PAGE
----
The second game I worked on with PETLab was Re:Activism which was a big-urban-game designed and launched for the Come Out and Play festival in New York City. The game was recently accepted for presentation at the Cumulus conference in Lyon, France and the Meaningful Play conference at Michigan State University in East Lansing, Michigan. The game revisited locations of historic protests and taught game participants about the events and related social causes. In order to progress through the game, the participants raised awareness of protest events by creating present day interventions and public interactions. Teams of game-players raced from location to location to complete challenges and use activist tactics to increase their score. The teams also used mobile phones to send and receive text messages as they progressed through the game and completed challenges.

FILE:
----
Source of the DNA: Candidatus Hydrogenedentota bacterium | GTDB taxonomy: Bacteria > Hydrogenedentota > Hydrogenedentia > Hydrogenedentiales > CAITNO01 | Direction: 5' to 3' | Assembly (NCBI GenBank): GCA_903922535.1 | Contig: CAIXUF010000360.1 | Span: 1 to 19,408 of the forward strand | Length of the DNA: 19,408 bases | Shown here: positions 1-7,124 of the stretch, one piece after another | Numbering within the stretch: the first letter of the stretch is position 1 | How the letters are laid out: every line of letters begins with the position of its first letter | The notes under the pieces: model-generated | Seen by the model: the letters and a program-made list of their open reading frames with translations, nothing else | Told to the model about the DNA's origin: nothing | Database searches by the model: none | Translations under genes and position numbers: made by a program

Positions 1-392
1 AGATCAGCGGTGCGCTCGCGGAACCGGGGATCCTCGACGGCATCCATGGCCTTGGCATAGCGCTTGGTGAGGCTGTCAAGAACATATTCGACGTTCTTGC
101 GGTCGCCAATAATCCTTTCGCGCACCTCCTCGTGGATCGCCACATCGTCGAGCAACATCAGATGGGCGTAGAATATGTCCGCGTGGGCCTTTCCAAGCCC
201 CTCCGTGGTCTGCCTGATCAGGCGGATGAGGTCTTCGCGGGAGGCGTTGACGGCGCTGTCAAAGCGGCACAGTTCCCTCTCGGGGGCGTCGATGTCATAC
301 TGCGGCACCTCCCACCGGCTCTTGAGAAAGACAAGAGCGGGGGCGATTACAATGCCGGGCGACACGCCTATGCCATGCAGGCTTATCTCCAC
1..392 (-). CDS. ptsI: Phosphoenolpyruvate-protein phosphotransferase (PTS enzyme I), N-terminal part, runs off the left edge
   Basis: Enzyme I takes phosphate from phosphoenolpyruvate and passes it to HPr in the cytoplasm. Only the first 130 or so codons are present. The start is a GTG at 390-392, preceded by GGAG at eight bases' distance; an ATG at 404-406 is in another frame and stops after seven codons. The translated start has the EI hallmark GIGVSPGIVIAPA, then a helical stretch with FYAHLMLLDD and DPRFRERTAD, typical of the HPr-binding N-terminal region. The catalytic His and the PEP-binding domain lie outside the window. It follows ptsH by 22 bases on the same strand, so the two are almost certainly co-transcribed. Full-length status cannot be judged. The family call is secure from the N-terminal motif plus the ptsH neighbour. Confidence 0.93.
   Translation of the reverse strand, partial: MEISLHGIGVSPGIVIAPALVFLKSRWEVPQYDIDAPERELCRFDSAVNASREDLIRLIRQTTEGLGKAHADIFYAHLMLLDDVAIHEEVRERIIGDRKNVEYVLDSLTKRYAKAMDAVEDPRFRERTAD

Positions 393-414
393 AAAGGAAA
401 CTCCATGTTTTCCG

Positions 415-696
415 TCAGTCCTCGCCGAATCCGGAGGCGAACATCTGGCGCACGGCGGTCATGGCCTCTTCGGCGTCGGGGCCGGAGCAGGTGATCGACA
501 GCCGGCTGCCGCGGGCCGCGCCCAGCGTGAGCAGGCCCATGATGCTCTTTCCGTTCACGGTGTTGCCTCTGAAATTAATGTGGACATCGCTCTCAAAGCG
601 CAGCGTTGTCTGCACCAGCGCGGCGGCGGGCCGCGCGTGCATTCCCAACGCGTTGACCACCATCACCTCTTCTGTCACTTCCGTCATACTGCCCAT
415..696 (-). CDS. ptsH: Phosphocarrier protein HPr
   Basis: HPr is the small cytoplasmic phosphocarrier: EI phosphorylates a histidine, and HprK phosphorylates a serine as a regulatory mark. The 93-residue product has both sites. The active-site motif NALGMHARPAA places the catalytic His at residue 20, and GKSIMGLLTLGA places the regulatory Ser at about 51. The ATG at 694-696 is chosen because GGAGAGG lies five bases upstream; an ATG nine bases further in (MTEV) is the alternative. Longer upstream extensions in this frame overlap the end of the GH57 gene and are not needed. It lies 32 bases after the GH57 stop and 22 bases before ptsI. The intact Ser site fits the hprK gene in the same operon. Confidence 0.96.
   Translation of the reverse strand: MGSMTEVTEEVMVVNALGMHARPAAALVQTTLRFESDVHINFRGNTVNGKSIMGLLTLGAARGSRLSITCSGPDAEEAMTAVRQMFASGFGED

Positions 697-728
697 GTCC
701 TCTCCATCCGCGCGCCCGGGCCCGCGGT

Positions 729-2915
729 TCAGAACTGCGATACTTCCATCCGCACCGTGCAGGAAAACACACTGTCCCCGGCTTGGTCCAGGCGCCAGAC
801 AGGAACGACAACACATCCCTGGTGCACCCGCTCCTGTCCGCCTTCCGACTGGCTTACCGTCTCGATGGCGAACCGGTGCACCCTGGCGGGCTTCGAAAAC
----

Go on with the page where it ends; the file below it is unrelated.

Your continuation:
The game was built around a participatory model that provided a structure through which spontaneous or directed interactions could occur in the public realm. This meant that the game-learning experience could be designed to a certain point, but then had to be play-tested in order to continue the iterative design process.
The use of text messaging and mobile technology provided a metaphorical link to activist tactics used in the past. Text messaging was used by protesters during the 2004 Republican National Convention protests to coordinate actions and avoid arrests. As teams moved from location to location throughout the city text messages were sent to relay scores and record challenges.
We researched the historical sites of protest and started mapping them on a Google map in order to obtain a number sites with a diversity of locations throughout Manhattan, a diversity of protest issues, and a diversity of dates - the protest events used for the game spanned a time period going back more than 150 years.